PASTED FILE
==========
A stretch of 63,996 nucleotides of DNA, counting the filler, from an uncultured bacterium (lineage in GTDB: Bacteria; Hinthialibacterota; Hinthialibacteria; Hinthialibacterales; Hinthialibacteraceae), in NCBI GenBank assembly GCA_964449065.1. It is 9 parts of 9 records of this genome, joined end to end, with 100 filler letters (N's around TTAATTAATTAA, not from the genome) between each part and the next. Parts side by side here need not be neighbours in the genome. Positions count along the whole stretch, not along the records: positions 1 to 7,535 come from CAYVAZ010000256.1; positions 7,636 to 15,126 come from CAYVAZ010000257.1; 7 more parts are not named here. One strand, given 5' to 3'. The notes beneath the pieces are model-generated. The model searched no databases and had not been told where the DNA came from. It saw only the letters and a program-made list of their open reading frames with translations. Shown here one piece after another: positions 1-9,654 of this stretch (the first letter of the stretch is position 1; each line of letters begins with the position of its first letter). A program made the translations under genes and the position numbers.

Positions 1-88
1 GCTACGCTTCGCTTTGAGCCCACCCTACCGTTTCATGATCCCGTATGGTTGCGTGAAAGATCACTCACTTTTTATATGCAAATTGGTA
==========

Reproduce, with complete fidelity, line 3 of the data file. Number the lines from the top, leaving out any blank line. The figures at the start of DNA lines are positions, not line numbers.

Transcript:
1 GCTACGCTTCGCTTTGAGCCCACCCTACCGTTTCATGATCCCGTATGGTTGCGTGAAAGATCACTCACTTTTTATATGCAAATTGGTA